Are footballers making use of tax avoidance schemes?

Accountants may remember that the Sunday Times ran an article about Wayne Rooney and other footballers’ practicing tax avoidance earlier this year. Rooney claimed the article was inaccurate but the Press Complaints Commission has now rejected his claim.

In the article, the newspaper said Rooney had saved himself nearly £600,000 over two years by getting loans totalling £1.6 million from Manchester United, rather than receiving the money as taxable income. Rooney said this was both misleading and inaccurate because the loans he received attracted 28% corporation tax and were repaid the following year.

Kinsella Tax Investigations recently published an article explaining that the UK’s current tax legislation entitles footballers to borrow money from their club if it is through a limited company. By doing so, they just need to pay 28% corporation tax instead of income tax at 50%.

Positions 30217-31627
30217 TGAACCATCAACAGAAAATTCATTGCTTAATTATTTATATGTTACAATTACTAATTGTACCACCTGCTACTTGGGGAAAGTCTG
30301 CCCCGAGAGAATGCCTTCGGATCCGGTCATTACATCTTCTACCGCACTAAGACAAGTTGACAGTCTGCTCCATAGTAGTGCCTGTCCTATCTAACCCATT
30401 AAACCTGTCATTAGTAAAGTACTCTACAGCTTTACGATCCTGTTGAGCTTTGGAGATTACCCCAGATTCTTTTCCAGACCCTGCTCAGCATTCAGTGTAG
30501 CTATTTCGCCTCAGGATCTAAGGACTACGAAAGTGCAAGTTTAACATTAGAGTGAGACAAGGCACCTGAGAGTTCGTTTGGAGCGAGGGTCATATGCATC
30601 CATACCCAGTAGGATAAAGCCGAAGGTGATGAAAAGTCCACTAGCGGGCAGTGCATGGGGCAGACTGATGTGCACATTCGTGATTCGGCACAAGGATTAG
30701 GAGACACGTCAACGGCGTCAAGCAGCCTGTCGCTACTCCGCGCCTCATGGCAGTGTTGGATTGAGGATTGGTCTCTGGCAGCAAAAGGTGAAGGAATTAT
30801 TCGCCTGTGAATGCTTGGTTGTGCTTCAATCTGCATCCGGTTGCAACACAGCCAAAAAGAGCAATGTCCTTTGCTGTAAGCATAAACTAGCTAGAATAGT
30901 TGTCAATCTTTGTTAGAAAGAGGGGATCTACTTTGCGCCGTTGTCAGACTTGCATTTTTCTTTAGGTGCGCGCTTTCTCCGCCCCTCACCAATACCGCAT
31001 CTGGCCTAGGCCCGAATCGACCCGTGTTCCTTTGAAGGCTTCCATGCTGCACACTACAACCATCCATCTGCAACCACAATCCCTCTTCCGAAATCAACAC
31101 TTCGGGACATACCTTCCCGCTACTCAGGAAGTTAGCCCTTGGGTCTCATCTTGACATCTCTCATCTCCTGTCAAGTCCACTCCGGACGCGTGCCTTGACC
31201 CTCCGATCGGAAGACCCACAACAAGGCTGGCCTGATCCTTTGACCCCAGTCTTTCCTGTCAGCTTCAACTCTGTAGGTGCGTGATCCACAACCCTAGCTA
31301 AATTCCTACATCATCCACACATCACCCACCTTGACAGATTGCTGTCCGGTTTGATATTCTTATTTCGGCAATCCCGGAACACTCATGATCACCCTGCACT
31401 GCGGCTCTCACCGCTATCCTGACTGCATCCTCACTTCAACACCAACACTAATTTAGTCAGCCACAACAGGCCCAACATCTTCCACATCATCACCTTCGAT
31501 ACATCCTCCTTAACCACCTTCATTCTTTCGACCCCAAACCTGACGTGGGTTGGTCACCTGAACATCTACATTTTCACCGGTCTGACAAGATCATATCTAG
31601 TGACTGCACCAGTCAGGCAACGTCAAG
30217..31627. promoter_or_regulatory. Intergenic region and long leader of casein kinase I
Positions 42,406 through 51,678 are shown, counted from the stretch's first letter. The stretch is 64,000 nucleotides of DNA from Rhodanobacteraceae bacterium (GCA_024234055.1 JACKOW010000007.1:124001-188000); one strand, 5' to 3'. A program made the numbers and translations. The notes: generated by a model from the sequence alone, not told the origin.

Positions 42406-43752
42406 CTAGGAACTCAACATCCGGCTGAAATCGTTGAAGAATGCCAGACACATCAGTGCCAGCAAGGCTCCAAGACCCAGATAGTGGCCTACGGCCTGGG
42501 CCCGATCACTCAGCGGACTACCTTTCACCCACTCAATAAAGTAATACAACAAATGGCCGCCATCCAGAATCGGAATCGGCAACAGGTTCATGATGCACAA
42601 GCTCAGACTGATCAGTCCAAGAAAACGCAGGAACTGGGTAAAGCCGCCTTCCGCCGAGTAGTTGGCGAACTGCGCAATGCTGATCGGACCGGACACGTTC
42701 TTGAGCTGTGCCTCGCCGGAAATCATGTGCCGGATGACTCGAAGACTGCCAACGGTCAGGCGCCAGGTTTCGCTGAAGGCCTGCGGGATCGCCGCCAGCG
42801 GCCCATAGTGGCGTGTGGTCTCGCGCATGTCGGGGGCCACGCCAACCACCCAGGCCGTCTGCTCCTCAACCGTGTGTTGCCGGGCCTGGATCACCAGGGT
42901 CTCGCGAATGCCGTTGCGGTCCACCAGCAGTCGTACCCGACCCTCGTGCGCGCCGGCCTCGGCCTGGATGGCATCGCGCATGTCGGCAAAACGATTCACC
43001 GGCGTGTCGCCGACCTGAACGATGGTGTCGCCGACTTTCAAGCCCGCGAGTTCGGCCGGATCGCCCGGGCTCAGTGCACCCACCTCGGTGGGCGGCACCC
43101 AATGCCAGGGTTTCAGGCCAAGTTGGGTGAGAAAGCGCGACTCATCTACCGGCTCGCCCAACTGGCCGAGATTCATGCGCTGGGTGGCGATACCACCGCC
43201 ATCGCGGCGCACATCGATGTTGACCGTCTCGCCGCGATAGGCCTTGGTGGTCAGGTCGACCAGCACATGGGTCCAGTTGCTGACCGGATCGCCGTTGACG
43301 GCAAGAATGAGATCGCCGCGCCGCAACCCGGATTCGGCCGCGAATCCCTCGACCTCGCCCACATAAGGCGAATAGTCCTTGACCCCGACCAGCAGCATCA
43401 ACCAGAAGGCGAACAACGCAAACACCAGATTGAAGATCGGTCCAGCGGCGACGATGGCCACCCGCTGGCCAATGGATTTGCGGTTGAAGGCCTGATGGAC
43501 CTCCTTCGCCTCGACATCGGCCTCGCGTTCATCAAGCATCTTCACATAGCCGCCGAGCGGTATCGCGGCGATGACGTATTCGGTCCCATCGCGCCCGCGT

When the 50% tax rate was introduced, a number of footballers set up their own limited companies in order to take payments from image rights. Players sign two contracts with their club, one as a player and another for royalties. The royalties from merchandising and images are then paid into the players’ limited company and become liable for corporation tax only.

Players can also get loans from their limited company and pay a mere 2% tax on the value of the loan. The main stipulation is the loan must be repaid no later than nine months after the end of the year in which it was received.

HMRC is aware of this loophole and if it comes across tax avoidance schemes it will work towards closing them down and claiming back any tax it has lost.

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